Less Vandalism and Less Fighting in School

Dean Rees-EvansAn Excerpt from the transcription "School – pressure of performance with peers, classroom and sports"

As to the positions that I held within schools – they were various. Most of the time I did substitute teaching. so I was in a group of schools across two counties, so I got called by an agency to go to this school or that school. Now the way you get invited back to a school is entirely dependent upon what the children feedback to the staff because they need to know that the children are safe with the teacher in the room. And I managed to do a lot of really good work and, let's say, that went under the radar. A lot of the work I did was under the radar. But let me tell you, every single school always wanted me to go back. I never had a school say, "We don't want you coming back here because of what you taught." So they always knew that it wasn't necessarily curricula but they knew that the children would be leaving the classroom inspired, and they knew that was a good thing for the school.

Now I'll give you an example of one school where they contracted me to the work that I do. And this is how the interview went. It's very simple. I got called up from a buddy that I knew from the gym who ran the behavior support unit and this is how it went. He rang me on Thursday and said, "Oh hi Dean. Can you come for an interview tomorrow at the school?"

And I said, "Sure, what's the job?"

And he said, "Well, you'll find out when you get here."

I said, "Ok."

So I got there, he was there and the head teacher was there and this is how the interview went:

"Hi, we have heard ... we don't know what it is you do, but we heard you're good at it. Can you come and do it at our school?" (laughing)

That was the introduction. So what I did in that school was, they wanted me four days out of five and they wanted me to run what they called their senior team call-out which is basically going round the school, firefighting, basically dealing with all the difficult situations wherever they appeared in the school. So I would wander the school with a headset on and they'd say, "Right, go to room 37."

And one day I ran the behavior support unit while that guy did his head teacher training and it was a wonderful time and I got to know a lot of children. In fact I got to know all the children, I just couldn't remember all their names. The effect that that had on the school ended up being lasting... and the only reason I know that is because I did actually return to the school at a later date and talked to staff.

But some of the most interesting feedback that I got from the school before leaving was things like this... the staff knew that something had happened – I did a bit of training with the staff too... this wasn't the school I did a research project in, that was an earlier school... The staff knew that something different was happening and they were having children come to their classrooms that had previously been the most difficult pupils they had to deal with, always being sent out, always getting in trouble, never getting on with their work, completely having a turnaround. And they'd say to me, "I don't know what you did with that student but keep doing it because they're a completely different individual – they're actually coming to class, they're doing their work, they're getting on, they're friendly which is very unusual!" – things like that.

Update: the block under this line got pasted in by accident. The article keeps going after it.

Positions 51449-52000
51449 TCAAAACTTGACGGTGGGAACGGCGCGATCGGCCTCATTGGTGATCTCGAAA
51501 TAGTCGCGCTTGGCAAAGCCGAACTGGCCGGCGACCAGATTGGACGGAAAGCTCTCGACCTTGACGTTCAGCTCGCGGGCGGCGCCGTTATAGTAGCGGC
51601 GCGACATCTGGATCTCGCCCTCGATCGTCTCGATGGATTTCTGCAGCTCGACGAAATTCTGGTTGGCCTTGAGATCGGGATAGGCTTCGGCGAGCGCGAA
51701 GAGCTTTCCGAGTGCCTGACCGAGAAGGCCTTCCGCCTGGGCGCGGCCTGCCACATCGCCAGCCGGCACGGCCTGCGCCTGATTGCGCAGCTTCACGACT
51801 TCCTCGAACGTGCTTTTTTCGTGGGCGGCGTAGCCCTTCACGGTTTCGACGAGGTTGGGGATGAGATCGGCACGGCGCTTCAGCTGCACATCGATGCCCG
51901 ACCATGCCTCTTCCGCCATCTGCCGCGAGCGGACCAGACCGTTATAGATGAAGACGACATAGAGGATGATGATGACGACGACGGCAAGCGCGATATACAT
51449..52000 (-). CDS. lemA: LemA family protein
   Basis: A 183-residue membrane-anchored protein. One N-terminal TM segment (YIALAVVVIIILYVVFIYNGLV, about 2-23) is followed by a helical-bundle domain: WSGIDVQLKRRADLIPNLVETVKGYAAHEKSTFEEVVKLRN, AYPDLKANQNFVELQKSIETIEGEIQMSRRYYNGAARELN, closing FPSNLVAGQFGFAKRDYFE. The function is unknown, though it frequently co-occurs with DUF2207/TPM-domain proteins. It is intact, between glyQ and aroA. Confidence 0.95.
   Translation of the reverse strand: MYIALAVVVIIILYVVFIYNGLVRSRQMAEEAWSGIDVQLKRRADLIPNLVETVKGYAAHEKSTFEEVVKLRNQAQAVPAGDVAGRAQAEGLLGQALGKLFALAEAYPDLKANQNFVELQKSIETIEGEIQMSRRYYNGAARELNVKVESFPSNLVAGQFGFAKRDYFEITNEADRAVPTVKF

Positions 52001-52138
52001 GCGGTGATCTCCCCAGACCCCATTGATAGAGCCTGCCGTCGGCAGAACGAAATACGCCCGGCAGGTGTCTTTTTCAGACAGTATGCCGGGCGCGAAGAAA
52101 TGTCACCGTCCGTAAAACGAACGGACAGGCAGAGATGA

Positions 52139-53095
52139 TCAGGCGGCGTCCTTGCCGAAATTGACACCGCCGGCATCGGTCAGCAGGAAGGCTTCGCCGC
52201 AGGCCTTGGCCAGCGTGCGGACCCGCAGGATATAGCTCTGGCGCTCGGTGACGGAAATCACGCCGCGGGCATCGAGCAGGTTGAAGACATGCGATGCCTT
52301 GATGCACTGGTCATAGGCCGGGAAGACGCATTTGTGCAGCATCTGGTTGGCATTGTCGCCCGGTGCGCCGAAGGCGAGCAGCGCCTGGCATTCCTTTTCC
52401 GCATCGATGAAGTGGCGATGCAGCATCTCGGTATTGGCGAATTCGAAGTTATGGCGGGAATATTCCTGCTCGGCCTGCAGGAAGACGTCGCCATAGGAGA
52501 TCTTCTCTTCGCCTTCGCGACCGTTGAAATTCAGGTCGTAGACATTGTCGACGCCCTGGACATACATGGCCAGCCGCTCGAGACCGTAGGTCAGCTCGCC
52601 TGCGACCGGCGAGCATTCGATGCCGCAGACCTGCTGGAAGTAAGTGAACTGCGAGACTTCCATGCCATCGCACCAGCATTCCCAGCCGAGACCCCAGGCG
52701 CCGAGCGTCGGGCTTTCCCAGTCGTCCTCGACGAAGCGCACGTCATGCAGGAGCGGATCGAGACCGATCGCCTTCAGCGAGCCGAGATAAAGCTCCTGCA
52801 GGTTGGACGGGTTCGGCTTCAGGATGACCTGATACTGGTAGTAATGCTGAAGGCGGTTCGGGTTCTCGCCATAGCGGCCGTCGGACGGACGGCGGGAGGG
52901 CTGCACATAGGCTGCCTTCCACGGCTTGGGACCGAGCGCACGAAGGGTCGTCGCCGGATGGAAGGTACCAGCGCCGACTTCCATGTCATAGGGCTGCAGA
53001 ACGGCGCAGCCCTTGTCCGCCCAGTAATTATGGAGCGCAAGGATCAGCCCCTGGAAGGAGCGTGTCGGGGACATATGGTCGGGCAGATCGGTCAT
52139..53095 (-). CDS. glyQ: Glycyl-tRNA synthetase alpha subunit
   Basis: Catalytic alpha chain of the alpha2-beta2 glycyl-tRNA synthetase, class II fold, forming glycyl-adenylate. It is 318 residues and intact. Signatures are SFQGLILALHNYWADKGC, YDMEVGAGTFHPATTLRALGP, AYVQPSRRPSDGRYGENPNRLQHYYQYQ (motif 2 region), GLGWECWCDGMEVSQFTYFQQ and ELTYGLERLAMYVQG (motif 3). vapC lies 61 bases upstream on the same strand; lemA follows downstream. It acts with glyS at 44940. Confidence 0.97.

But some of the most interesting feedback I got was this – the ground staff, the people who see what's happening to the infrastructure of the buildings, they said, "Dean, since you've been in this school, there is less vandalism, there is less litter, and there is definitely less fighting." And that, I thought, was phenomenal.

So I'm not talking to the kids about fighting, I'm not talking to them about litter, I'm not talking to them about graffiti, but when children start feeling better about themselves as individuals their behavior just changes.

Because everyone in the universe, not just in the world, everyone in the universe knows the difference between right and wrong. You don't have to teach that stuff. It's natural to us. And the only reason we do the other stuff and get things wrong is because we're not feeling good about ourselves.

So yes, I got offered a lot of contracts and I didn't take any of them because I loved the freedom of going from school to school to school meeting and getting to know lots and lots and lots of different children and staff and actually sharing this understanding in a broader way than I could if I just took a contract where I'd be pinned down to one job. So it is a difficult question and as I said at the start – the simple answer is, you've got to have somebody who can make things happen in a school somewhere near the top who hears something. That's who you need to get the exposure to, because they're the only people who can... you know, you get classroom teachers and you get them on board and they love what you do and they can see it makes a difference, if it's not from the top down, someone near the top isn't seeing it, isn't listening, isn't hearing, it's very, very, very difficult to roll this out in a school. So we've got our work cut out – I know that.

Dean Rees-Evans
http://www.threeprinciplestraining.com

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